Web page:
Take the 2-minute tour ×
Server Fault is a question and answer site for professional system and network administrators. It's 100% free, no registration required.

I live and work in a building that is nearly 20 years old. My Internet connection is in the cellar along with my servers and has a nominal rating of 100 MBit. I have a gigabit switch in the cellar connecting everything up.

That gigabit switch has a direct ethernet connection to a second gigabit switch three storeys up in my office.

I have tested the speed of the connection from upstairs to the cellar and am getting about 80 Mbit, somewhat less than the nominal speed of my Internet connection. I could live with that, but it would be nice to have a faster connection to my servers, so I'd like a gigabit connection between the switches.

Inspection of the cable from the office to the cellar revealed that it is an ISO/IEC 11801. There is no room in the cable duct for a thicker cable (e.g. CAT6 etc.) because the duct also carries a TV cable.

It seems to me, therefore, that a good way forward would be to put in a duplex fibre optic cable between the two switches and interface it with a gigabit media converter at each end. Is it really as simple as that?

The thing I know I really don't understand is the cable confection. Can one simply cut fibre optic cable to length, and connect it to wall sockets and SC or LC connectors? I can't use ready-made cables because the connectors won't fit down the duct, I think.

If someone could point me at a "howto" or share their wisdom and experience with me, I'd be very grateful.

Steve

share|improve this question
    
If there's already a Cat5 cable in there, can you just tie Cat6a onto the end and pull it through, removing the old cable in the process? "IEC 11801" is ambiguous as that covers Cat1-6 as mentioned below. IIRC, fibre cable is just as chunky as Cat5/5e/6/6a (connectors excluded) –  Mark Henderson Feb 22 '11 at 3:45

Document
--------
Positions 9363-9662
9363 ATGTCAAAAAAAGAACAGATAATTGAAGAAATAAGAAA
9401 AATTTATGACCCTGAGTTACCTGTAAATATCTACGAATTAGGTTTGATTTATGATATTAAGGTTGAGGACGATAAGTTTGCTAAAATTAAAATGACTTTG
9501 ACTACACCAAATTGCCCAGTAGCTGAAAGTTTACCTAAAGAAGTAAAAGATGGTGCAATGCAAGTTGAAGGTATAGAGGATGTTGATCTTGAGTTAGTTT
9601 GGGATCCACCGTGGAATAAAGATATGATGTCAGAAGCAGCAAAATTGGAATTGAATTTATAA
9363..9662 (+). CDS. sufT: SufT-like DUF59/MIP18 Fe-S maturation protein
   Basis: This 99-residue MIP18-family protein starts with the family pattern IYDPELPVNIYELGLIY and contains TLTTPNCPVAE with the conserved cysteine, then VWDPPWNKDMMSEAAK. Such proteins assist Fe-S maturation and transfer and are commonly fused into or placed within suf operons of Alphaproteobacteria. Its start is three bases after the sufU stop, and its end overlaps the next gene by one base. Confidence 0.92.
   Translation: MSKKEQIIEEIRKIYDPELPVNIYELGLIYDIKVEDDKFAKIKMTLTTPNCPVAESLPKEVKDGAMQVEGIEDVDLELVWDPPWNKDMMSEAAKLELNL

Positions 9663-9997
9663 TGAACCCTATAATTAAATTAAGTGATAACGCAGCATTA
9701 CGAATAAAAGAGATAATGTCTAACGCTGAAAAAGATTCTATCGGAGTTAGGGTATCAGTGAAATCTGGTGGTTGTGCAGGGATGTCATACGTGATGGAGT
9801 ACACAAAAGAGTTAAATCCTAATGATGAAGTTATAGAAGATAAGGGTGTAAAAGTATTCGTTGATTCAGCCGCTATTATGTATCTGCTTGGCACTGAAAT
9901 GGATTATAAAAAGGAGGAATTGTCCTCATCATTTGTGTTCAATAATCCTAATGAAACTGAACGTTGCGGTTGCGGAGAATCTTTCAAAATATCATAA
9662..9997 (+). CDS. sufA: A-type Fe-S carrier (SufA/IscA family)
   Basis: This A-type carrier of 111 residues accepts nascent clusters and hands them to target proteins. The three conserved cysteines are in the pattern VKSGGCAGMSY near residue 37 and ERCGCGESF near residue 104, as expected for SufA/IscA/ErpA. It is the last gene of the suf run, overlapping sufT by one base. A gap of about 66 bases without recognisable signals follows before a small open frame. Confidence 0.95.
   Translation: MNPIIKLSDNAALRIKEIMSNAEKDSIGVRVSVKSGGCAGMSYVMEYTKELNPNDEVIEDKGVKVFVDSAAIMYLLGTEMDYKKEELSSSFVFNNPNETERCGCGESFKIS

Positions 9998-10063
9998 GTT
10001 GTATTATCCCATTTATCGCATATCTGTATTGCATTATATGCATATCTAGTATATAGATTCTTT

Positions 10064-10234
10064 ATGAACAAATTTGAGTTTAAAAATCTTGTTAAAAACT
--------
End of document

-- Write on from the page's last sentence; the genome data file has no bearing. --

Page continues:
If that Cat5 cable just isn't able to handle GigE, you could attach a new strand of Cat5e to the existing Cat5, and pull the new strand through. The last Cat5e I bought was pretty thin, and fairly cheap. –  KJ-SRS Feb 22 '11 at 5:24
    
@Mark Henderson, @KJ-SRS: the existing cable was put in for me by an electrician about 8 years ago. It isn't marked as CAT5, CAT6 or anything that I recognise: just ISO/IEC 11801 and EIA/TIA 568A. It's thinner than those CAT5s that I have and a lot thinner than the CAT6s. I have a wire for threading cables through ducts (I don't know what it's called in English: in German it's a "Durchzugskabel"). My concern was more that there is no room for a thicker cable than the existing one. However, please see below... –  Stephen Winnall Feb 22 '11 at 8:31

3 Answers 3

In theory it is as simple as you describe. The problem you will run into is that you need to join two pieces of fiber. In practice you have two options for this:

  1. Mechanical splicing. You use a special clamp to join the parts togeather. Gives high losses, but considering your short distance it is an alternative.
  2. Fusion splicing. You use a large and expensive machine to melt the fiber and combine it.

Also, getting the fiber in there will probably be a challenge. Fiber might be smaller and easier to bend, but it is also more fragile than cat 6.

My recommendation would be to ask your local fiber company to built it for you. They have specialized equipment to get fiber into complicated ducts, the equipment to splice it properly and will be able to provide you with a measurement protocol at the end that shows that the fiber actually works. Around here I would expect to pay perhaps $1000 for the job of running a fiber through an existing duct between floors, including pigtails at the end that are fixed in existing racks.

share|improve this answer
    
+1 for 'ask your local fiber company': with flimsy cable like fibre, they might need to 'blow' it through. –  DutchUncle Feb 21 '11 at 22:33

What exactly is the problem with your existing cable?

You list a cable standard that covers everything from cat1 to cat6a.

If your cables are true cat5 cables (ie you've got 8 wires and they're twisted together a certain times per foot) and you're less than 300 feet from end to end, you should be able to run gig ethernet over that link.

Let me repeat this. Cat5 support gig ethernet. If it can't support gig ethernet, it isn't cat5.